Because of our fallen state, at some point in mortality or in the spirit world each adult, whether “heathen” or not, will need to have faith in Jesus Christ, repent of their sins, be baptized, and receive the gift of the Holy Ghost in order to enter into the kingdom. In addition, in order to be exalted they will need to be sealed in the new and everlasting covenant of marriage and receive a fulness of the ordinances of the temple. If the “heathen” don’t do this, they will not be saved or exalted in the Celestial Kingdom, just the same as any other person above the age of eight who rejects the principles and ordinances of the gospel in mortality.
So how are we to understand Moroni 8:22? How are we to understand 2 Nephi 9:25–26? Those that are “without the law” have the “power of redemption” granted to them through the redemption of the dead, which is the preaching of the gospel in the spirit world and the vicarious ordinance work performed in the temple (1 Pet. 3:19; 1 Pet. 4:6; cf. D&C 138). This is how those “without law” are delivered by the “power of him” through the Atonement. Elder McConkie noted that this is the very work we are doing in the temple today:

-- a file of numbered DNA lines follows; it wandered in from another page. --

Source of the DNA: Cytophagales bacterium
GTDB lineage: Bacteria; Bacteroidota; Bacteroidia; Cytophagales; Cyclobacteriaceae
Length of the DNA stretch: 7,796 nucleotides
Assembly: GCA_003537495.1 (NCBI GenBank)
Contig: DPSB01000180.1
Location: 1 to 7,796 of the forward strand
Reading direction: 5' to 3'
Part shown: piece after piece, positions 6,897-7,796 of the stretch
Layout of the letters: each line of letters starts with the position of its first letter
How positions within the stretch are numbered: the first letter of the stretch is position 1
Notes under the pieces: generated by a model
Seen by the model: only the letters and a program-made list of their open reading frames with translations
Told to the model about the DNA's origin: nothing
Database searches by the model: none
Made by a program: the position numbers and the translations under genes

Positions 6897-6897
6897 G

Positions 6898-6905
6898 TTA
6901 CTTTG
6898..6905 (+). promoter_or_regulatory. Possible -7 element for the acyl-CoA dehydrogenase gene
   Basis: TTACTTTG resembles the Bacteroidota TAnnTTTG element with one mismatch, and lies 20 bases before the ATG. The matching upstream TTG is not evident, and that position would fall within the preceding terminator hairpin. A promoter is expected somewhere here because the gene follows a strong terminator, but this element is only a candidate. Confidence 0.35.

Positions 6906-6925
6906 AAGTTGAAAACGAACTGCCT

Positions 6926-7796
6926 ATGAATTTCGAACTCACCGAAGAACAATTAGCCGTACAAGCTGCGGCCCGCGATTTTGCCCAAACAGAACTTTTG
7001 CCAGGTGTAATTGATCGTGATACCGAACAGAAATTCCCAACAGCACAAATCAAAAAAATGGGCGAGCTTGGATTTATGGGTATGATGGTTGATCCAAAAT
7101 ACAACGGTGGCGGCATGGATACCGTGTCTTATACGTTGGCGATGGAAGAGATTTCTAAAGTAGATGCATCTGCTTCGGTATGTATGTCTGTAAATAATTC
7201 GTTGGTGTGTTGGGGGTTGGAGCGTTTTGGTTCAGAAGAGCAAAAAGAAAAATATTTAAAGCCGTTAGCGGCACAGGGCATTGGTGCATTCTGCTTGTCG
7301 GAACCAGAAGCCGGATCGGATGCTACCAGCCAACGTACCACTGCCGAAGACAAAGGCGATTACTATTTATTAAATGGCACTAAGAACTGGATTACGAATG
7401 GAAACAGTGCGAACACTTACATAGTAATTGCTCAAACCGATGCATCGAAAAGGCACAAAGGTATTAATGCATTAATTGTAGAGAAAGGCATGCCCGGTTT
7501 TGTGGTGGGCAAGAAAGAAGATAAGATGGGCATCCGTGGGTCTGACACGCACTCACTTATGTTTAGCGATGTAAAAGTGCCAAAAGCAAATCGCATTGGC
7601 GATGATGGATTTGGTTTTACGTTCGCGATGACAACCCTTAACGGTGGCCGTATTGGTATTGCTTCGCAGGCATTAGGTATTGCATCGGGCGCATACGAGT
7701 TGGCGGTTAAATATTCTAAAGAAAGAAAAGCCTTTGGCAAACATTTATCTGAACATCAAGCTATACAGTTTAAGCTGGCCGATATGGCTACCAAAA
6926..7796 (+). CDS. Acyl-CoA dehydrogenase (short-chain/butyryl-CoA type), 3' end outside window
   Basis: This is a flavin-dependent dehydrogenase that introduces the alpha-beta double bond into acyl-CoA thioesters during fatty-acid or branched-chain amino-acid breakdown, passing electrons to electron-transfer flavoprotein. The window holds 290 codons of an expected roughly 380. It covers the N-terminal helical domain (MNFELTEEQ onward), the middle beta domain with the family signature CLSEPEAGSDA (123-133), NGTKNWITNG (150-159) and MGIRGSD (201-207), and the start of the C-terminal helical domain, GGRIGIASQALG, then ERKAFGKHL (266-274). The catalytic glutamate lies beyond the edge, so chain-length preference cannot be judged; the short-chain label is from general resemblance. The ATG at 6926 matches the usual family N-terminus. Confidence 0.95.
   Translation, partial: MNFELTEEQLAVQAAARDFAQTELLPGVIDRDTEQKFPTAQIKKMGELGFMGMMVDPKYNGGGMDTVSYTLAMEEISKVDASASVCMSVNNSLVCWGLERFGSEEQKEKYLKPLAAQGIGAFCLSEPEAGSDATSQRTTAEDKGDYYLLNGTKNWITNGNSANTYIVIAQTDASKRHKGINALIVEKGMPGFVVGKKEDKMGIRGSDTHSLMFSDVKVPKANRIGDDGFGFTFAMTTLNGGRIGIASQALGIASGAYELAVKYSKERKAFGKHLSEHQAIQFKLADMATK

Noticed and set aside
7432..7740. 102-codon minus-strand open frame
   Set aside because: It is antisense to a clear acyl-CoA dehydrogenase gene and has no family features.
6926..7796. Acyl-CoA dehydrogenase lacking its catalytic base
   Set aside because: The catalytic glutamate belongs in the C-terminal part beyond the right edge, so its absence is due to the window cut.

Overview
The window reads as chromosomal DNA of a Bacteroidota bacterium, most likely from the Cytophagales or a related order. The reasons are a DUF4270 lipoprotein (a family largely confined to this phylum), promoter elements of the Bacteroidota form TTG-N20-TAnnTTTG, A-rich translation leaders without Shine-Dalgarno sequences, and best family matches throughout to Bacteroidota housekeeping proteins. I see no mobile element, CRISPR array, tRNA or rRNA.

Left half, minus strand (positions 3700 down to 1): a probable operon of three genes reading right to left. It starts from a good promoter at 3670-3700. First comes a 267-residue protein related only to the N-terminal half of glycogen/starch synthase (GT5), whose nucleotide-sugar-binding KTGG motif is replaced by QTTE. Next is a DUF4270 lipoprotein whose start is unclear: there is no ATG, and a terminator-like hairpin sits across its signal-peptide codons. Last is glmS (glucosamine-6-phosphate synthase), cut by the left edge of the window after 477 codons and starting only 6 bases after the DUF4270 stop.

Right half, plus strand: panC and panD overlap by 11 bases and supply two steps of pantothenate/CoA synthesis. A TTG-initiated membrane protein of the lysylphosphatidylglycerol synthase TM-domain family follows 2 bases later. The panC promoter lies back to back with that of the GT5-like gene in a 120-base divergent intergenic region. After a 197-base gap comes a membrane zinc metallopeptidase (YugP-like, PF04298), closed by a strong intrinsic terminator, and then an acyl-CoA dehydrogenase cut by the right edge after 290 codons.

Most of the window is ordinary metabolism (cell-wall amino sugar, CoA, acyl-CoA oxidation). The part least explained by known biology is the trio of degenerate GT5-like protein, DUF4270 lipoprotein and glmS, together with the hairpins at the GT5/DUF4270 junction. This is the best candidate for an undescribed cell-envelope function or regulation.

Salvation for the dead is the system by means of which those who “die without a knowledge of the gospel” (D&C 128:5) may gain such knowledge in the spirit world and then, following the vicarious performance of the necessary ordinances, become heirs of salvation on the same basis as though the gospel truths had been obeyed in mortality.2
Some might argue, won’t most of those people in the spirit world accept the gospel, be redeemed, and receive exaltation? I don’t think so. People will accept or reject the gospel in the spirit world the same as they do here on Earth. “For strait is the gate, and narrow the way that leadeth unto the exaltation and continuation of the lives, and few there be that find it” (D&C 132:22; Matt. 7:14; 3 Ne. 14:14; 3 Ne. 27:33). Only those who would have fully embraced the gospel in mortality if they had been given the opportunity will be those who receive salvation and exaltation. The Prophet Joseph Smith taught as was revealed to him by God: